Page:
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It does look like the system to the north that is moving east is curling down and helping 97. is there a name for this?
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From one of the loops, it looks like 97L's t-storms are being helped in venting by what looks like a big upper low more north in the Atlantic. This is just my observation as a lay person. I'm an artist, not a weather man, although I do work in emergency management. It's interesting to watch and see how things develop in the tropics, although systems seldom affect this area (The Jersey Shore). Last year, we had Hanna, and earlier that summer, an outer rain band from Cristobal went right over our area, drenching us on what was predicted to be a sunny, weekend day. '06 we dealt with Ernesto. Cindy poured buckets on us in '05.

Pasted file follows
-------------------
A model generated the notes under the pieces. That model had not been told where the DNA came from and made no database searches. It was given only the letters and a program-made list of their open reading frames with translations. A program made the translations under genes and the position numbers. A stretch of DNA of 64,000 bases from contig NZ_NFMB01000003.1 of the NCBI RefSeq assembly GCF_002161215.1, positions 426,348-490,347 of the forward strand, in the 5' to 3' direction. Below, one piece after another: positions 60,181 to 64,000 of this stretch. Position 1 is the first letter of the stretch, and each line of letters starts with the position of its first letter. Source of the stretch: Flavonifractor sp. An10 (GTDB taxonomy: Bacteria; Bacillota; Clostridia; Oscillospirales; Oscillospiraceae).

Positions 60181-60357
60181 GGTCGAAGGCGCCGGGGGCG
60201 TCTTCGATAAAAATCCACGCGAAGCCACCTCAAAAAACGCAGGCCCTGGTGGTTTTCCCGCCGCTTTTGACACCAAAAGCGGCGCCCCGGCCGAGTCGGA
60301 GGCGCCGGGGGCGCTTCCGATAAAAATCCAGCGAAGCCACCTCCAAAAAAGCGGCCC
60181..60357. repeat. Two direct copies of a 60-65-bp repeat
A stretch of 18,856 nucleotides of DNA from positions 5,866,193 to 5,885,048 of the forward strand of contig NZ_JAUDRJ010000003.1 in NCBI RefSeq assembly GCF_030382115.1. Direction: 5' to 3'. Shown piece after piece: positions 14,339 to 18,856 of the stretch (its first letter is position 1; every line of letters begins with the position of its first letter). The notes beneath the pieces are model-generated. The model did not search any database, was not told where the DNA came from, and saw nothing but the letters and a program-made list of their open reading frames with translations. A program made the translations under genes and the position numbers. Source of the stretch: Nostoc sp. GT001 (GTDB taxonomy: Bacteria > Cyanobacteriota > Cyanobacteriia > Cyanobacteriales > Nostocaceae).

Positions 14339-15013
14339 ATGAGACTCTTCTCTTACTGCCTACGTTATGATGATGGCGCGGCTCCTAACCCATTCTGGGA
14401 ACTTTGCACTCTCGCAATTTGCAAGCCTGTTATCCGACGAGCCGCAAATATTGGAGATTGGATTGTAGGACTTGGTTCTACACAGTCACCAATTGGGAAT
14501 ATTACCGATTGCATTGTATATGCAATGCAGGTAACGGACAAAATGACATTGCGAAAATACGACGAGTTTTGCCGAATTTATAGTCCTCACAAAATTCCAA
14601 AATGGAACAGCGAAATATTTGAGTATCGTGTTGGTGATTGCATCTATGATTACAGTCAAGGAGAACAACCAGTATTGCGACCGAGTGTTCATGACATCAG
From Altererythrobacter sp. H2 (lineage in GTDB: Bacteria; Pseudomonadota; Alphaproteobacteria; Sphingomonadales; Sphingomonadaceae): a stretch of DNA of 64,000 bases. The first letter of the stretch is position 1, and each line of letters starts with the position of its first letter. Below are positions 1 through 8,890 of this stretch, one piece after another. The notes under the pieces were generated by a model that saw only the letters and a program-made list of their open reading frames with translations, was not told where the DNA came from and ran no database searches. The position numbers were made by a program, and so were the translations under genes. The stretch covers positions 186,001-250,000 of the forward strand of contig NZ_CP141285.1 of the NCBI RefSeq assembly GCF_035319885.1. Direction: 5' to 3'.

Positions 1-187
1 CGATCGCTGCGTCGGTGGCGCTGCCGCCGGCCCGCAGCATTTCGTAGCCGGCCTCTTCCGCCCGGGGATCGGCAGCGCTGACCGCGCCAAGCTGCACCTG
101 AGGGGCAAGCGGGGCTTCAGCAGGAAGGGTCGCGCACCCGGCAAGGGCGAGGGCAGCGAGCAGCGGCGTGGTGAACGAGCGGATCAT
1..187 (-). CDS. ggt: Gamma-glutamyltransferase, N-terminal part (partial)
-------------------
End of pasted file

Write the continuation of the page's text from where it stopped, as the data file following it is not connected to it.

In '04, we felt the remants of Bonnie, Charley, Frances, Gaston, Ivan and Jeanne, like a tropical choo-choo train. '03 saw Isabel hit down to our south, but with a huge windfield expanding towards us. '99 saw Floyd, a 70 mph tropical storm, just downgraded literally a few minutes before it blew by, placing us in a dead calm for about an hour between torrential rain and serious wind. '96 saw Bertha, almost a Floyd, but not quite. '89 saw Hugo passing to our west. In'85 we had Gloria, right on our doorstep as a 'cane, as we did nine years earlier with Hurricane Belle in 1976. Both made "direct strikes", but not official landfall, and damage was light, but evident. That's all in my life span. My brother speaks of Donna in 1960, and lore is legendary of the '53 and '54 seasons around here, where I think we saw Connie, Diane, Hazel and maybe another come close our way enough to bring strong winds during that time. The '44 Great Atlantic Hurricane gave my community a very bitchy slap, 100 mile per hour winds, as did the '38 storm of immense fame, which did slightly less damage here. The last direct landfall on our state was a Category One Hurricane in 1903, putting us overdue for the once-in-a-hundred-year estimate of such happening. In 1821, a major hurricane, at least a three, possibly a four, hit Cape May and paralleled up the coast, which was not very populous at the time. We are fast approaching the once-in-200-year benchmark of the estimate of a major making Jersey landfall again. If it happened today as it did in 1821, damage would surpass Katrina because NJ is far more densely populated than the Gulf Coast, and we have many more houses built right up to sea, many with zero hurricane tolerance, except for the most modern structures. Combine that with the fact that such a repeat would put the storm into NYC, potentially crushing the all-important subway system, and disaster-like damage to Lower Manhattan world financial markets, already scarred from terrorist attacks, and the overall economy. I hope I am long dead before this "big one" comes our way! Peace to all the bloggers and God Bless.